Copyright Trademark

SpicyIP Fellowship 2017-18: Beginner’s Guide to Combating Infringement on Social Media

We are happy to bring to you a guest post by our Fellowship applicant Madhurima Gadre. Madhurima is a 4th year student at National Law University, Jodhpur. This is her first submission for the Fellowship.



Beginner’s Guide to Combating Infringement on Social Media

Madhurima Gadre

Around 2009, some people began adding macro text to a photo of a penguin on the internet. According to Know Your Meme, a website dedicated to documenting viral internet phenomena, this became what’s now known as the “Socially Awkward Penguin” meme – a widely popular format for sharing two-line stories on awkward social encounters.


This blue background image of an off-balance penguin with funny text had been plastered across every message board, forum and social network on the web. Little did the people posting these memes know that this picture of the penguin is the intellectual property of National Geographic.

In 2015, the licensing agency of National Geographic – Getty Images pursued multiple infringement cases involving the Socially Awkward Penguin.  Website owners were furious when Getty Images asked them to pay up large sums of money and “settle” the issue. Getty Images, a reputed media company, was heavily trolled on the internet for going after clueless internet users. The ensuing outrage sparked a debate on free speech of internet users versus intellectual property rights of creators. The idea behind this blog post is to give the basics on what IP owners can do to combat infringement of their work on social media.

Step 1: A primary question arises as to how can IP owners keep themselves informed of any social media content that mentions their work? There are various ways to do that. Sites like CyberAlert, Mention, Talkwalker, Topsy, Hootsuites, PinAlerts offer professional social media monitoring services. Social media monitoring is a growing field where an IP owner can easily provide their registered works like trademark, logo etc. and these professionals will do the monitoring at a nominal fee. The best way to be informed of infringement is to have a social media monitoring plan. Having such a plan put in place can notify the IP owner on what goes on online regarding their protected work.

Step 2: What immediate action can be taken when the IP owner is notified of the infringing content? They can (i) send a Cease & Desist letter; or a (ii) Take-down notice; or (iii) use the social media website’s online complaint procedure. Mostly, the fear of getting into legal hassles compels the infringer to desist. A typical scenario these days is when individuals register a username incorporating someone’s trademark. Major brands like Coca-Cola, Nike and Adidas have fallen prey to such “username squatting”. Many social media websites may not consider this type of behaviour to violate their terms of service. For example, Instagram provides the following guidance on its trademark policy page: Using another’s trademark in a way that has nothing to do with the product or service for which the trademark was granted is not a violation of Instagram’s trademark policy. So the social media website’s online complaint procedure may not always favour IP owners. On the other hand, some social media websites may favour IP owners. For example, Twitter provides the following guidance on its trademark policy page: Using another’s trademark in a manner that may mislead or confuse others about your brand affiliation may be a violation of our trademark policy. World Intellectual Property Organization (WIPO) has some interesting thoughts on this issue. Also note that some social media platforms e.g. Instagram have explicit first-come, first-served registration policies for usernames. Accordingly, the best solution for IP owners is preventive registration of usernames to avoid username squatting by others. Early registration of all username variations (even variations of the trademark that will not be used) on social media can reduce vulnerability to a great extent.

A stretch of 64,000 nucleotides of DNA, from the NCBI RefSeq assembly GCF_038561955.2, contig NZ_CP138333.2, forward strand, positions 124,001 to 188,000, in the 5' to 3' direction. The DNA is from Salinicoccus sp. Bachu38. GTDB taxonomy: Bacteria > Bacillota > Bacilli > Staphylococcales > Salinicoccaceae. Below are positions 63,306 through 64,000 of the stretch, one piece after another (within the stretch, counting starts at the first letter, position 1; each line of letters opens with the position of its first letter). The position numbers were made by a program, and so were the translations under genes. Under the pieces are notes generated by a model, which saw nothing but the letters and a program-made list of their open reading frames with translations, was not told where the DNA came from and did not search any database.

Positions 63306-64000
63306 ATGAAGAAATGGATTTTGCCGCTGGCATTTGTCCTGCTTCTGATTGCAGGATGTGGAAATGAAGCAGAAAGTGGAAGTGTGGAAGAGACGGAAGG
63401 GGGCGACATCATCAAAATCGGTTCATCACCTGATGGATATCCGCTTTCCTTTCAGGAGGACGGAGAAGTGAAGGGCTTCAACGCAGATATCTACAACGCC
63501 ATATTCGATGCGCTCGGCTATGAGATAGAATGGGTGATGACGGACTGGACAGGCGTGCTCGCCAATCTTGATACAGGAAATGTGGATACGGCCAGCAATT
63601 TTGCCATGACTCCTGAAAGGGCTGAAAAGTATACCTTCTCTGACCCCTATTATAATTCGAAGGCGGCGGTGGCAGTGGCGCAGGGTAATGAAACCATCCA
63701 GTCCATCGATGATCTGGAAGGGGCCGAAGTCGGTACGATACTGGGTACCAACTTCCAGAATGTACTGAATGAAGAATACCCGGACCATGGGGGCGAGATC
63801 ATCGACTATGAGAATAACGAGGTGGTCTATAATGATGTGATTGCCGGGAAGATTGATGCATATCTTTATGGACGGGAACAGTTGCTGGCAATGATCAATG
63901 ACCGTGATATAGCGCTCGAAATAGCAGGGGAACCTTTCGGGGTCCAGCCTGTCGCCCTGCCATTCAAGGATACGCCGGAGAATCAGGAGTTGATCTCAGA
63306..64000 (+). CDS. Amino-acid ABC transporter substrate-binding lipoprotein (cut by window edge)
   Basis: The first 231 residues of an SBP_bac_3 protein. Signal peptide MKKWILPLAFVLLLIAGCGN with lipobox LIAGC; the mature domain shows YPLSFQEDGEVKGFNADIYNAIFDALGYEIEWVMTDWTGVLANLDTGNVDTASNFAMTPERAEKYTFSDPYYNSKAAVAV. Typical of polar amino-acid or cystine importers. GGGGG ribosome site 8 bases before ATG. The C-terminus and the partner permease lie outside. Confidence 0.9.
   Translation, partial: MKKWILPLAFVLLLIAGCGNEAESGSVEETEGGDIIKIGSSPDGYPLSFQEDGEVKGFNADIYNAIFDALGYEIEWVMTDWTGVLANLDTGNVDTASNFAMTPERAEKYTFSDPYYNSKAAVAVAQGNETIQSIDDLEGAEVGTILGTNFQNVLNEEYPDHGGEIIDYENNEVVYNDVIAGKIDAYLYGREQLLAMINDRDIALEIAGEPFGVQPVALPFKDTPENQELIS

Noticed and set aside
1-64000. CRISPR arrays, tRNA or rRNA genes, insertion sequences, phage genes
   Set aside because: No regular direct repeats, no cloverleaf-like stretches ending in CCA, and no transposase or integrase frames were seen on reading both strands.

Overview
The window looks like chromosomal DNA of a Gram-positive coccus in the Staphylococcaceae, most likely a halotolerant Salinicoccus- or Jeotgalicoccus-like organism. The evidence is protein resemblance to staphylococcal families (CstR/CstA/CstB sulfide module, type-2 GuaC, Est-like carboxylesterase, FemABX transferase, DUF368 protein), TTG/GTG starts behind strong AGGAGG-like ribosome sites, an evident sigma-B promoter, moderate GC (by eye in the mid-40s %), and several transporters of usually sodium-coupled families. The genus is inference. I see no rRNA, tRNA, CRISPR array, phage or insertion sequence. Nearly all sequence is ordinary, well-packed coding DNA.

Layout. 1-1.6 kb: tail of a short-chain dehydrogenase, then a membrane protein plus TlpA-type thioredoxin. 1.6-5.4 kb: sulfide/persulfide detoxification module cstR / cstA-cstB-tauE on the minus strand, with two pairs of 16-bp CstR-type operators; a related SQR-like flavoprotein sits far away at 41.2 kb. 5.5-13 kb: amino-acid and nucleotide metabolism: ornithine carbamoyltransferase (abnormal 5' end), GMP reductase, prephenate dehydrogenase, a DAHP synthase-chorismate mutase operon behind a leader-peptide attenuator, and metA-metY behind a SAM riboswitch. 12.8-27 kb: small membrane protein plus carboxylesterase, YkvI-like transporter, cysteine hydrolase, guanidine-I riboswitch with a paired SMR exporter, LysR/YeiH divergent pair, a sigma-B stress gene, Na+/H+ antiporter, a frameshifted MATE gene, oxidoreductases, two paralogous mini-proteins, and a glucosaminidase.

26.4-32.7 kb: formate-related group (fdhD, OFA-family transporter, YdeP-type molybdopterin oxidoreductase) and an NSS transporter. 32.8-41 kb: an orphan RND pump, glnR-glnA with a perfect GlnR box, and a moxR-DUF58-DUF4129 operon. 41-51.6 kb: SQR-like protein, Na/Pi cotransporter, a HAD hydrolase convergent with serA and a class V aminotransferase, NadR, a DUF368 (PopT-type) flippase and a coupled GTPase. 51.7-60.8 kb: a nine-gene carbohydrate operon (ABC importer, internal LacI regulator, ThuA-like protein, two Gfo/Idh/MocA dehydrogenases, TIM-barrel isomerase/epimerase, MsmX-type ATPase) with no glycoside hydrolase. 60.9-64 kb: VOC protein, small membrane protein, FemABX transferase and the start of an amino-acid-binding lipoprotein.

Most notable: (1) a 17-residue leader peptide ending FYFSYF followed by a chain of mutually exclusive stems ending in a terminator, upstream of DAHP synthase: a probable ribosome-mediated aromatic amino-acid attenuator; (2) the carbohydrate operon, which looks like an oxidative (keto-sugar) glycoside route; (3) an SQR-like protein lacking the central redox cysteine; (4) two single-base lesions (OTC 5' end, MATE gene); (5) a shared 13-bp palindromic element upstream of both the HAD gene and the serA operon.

Step 3: Don’t get legally aggressive straightaway, try being nice. Consider this infringement case of Jack Daniels. Jack Daniels had a potential lawsuit of copyright infringement where an author’s book cover resembled their whiskey bottle label too closely. Rather than sending out their lawyers to collect damages, Jack Daniels drafted the most polite cease and desist letter to the author. They explained that they appreciated the cover but did not want their whiskey bottle label depicted in that manner and even offered to pay for the costs of changing the cover. By walking away from a lawsuit, Jack Daniels increased its fan-following when the Cease and Desist letter went viral. Even the author got favourable publicity for his book. IP owners can follow this example and turn the tables in their favor.

To conclude, vigilant monitoring, taking advantage of the online complaint procedures and early registration of usernames and can help budding IP owners combat infringement of their work on social media.

Image from here

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